Building a Better Board
Note: putting together a board of directors that has the skills to get a project off the ground is one of the most challenging tasks that awaits aspiring intergenerational community builders. We asked Pamela Calvert, co-chair of the board of One Roof in Chicago to share some wisdom.
One Roof is an an emerging initiative to build an LGBTQ+ centered intergenerational community for older adults and young people most in need of affirming housing, meaningful connection, and career development. The organization was formally founded in 2019, secured its IRS nonprofit status at the end of that year, and is in pre-development with partner Full Circle Communities (www.fccommunities.org). Here’s what Pamela had to say:
Although we have engaged project-focused consultants as needed, so far there have been no paid staff — and therefore a very hardworking all-volunteer board. As we’ve expanded our governing board over the past 3 years, here are some of the elements that come into play in identifying candidates and discerning what an individual brings to the organization: * Are they committed to the vision and values of the organization? This is in many ways the easiest piece, since we find that the One Roof Chicago vision captures the imagination of virtually everyone we share it with. That said, we are deeply committed to racial equity, harm reduction, trauma-informed approaches, and intersectional analysis, and our board engages in continuing discussion about building these elements into every part of our community.Pamela Calvert, co-chair of the board of One Roof in Chicago
Are they part of the community Building a Better Board munities that ORC is accountable to?
One Roof Chicago is accountable to the LGBTQ+ community, and every one of our board members is part of that community. While we have many straight allies who share our vision and are supporting our work, this project is being built from the ground up by us, for us. That said, we are acutely aware of the enormous diversity of our community in every aspect, and we have more to do to ensure that our board is fully inclusive in terms of race, gender identity, age, and class. *
Do they have the time available to do the work?
Let me say this again: we have no staff. ORC has a working board. Although most of our board members also have demanding full-time jobs, not one of them is a “letterhead” director whose only contribution is their name. When they join the board they are making an eyes-open commitment to invest a substantial amount of time launching a new organization and building a large capital construction project; board member contributions of time can and do take forms ranging from writing grant proposals to meeting with the city housing commissioner. *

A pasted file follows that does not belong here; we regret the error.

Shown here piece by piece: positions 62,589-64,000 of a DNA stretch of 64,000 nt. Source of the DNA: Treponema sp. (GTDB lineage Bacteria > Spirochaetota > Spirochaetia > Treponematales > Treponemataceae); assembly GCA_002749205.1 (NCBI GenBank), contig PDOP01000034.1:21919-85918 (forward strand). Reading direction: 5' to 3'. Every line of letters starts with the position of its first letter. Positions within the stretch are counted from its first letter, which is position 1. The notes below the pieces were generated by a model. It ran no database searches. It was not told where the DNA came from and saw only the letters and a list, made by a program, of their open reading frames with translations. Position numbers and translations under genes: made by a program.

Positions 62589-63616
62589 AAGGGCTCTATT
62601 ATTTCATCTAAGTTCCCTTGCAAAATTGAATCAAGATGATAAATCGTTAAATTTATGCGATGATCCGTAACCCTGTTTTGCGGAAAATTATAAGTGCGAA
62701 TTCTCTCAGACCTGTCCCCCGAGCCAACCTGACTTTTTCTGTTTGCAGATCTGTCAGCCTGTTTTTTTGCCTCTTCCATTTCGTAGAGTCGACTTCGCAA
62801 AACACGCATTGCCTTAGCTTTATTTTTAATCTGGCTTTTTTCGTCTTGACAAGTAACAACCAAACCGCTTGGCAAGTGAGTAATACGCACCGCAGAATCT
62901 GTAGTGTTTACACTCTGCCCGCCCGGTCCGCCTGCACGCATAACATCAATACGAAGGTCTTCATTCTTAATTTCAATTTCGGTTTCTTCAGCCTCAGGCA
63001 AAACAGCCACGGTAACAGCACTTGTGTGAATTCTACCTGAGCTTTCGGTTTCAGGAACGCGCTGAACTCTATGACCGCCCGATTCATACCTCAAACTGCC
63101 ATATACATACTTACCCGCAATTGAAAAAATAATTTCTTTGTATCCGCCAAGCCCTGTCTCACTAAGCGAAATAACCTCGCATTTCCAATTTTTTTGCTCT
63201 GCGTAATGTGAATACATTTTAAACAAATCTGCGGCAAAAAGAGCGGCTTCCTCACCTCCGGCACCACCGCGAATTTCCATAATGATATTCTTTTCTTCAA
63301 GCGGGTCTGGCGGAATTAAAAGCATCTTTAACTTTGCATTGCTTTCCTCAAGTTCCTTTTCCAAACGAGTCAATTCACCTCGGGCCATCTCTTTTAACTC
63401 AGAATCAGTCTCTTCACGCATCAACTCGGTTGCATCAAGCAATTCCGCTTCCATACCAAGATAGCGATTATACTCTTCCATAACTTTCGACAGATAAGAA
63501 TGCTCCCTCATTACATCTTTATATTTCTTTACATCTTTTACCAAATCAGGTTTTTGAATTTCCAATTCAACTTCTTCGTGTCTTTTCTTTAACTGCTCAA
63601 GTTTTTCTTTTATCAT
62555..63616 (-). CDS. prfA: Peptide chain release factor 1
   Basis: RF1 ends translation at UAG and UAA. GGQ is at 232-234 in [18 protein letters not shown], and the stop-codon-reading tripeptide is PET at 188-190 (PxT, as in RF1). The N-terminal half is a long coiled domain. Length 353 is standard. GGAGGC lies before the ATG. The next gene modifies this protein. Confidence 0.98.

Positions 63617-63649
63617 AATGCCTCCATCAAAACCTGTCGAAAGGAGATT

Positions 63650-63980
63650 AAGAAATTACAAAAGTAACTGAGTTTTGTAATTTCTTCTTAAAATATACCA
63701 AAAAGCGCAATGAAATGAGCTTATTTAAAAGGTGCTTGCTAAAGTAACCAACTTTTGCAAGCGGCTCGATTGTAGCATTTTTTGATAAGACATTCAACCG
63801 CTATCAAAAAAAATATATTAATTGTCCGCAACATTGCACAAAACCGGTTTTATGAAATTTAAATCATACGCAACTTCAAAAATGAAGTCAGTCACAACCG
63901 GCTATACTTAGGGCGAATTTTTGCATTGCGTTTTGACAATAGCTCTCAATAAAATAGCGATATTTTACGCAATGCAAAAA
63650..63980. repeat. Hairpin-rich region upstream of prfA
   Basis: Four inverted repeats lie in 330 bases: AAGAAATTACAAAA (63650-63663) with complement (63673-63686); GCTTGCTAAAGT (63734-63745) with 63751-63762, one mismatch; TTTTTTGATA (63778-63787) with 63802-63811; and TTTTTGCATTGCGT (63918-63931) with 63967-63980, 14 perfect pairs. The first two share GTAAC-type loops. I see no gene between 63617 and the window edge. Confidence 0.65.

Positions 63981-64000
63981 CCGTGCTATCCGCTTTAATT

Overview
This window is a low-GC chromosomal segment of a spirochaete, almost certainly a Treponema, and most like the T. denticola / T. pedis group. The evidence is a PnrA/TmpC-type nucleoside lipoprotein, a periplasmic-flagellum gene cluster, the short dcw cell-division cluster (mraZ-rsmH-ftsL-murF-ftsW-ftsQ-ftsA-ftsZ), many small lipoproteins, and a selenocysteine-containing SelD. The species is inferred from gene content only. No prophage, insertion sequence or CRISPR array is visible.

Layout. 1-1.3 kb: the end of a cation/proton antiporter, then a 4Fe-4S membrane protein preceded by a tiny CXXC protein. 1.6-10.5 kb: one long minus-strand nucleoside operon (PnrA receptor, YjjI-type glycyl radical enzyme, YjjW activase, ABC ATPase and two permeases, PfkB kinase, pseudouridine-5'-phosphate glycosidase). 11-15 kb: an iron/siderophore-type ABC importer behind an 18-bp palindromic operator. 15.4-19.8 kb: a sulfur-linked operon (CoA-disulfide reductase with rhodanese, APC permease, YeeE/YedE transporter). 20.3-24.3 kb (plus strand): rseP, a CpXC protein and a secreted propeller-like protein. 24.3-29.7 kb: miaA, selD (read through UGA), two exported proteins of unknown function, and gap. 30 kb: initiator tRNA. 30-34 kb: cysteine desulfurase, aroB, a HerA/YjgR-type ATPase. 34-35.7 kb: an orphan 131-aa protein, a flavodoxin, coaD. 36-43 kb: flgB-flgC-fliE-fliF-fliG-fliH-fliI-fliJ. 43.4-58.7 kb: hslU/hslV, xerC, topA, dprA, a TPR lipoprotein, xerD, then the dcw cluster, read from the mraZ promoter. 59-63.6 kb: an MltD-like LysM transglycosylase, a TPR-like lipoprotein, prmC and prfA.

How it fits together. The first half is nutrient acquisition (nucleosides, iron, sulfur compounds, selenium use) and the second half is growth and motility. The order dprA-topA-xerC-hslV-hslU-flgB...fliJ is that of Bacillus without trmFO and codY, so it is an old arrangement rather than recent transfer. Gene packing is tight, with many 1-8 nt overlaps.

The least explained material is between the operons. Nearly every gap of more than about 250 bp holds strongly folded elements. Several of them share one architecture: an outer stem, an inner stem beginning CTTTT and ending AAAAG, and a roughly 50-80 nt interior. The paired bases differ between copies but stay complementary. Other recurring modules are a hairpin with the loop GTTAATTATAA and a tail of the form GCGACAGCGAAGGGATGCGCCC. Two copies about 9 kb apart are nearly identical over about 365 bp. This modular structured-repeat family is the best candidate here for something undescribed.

Is the ORC board the right role for this person?
Not every supporter needs to be a board member; in fact, most supporters do not need to be board members. A willing heart and an open calendar really aren’t enough if an individual does not have any of the skills necessary to do the work that needs to be done. At the other end of the spectrum, a strategic professional skillset is of no use if the person has no time to dedicate to the organization. We are actively building a community of supporters who are “on call” to help when we need them. Someone can help draft a newsletter, or be on-call for technical support when we have questions about senior care facility licensing, or advocate behind the scenes with a prospective major funder, without taking on the responsibility of being a member of our leadership team. *
Do they bring a spirit of cooperation and humility to the work?
This is the “do they play well with others” question; poor interpersonal dynamics, power plays, and drama sink the boards of too many non- profit organizations. As we get into some of the higher-stakes decisions (like final site selection), we need to be sure that people who are joining the organization will not make hard decisions harder by coming in with inflexible mindsets and poor listening skills. We have had the blessing of a board that genuinely likes one another, and deals with issues promptly and directly when they arise.
Learn From The Leaders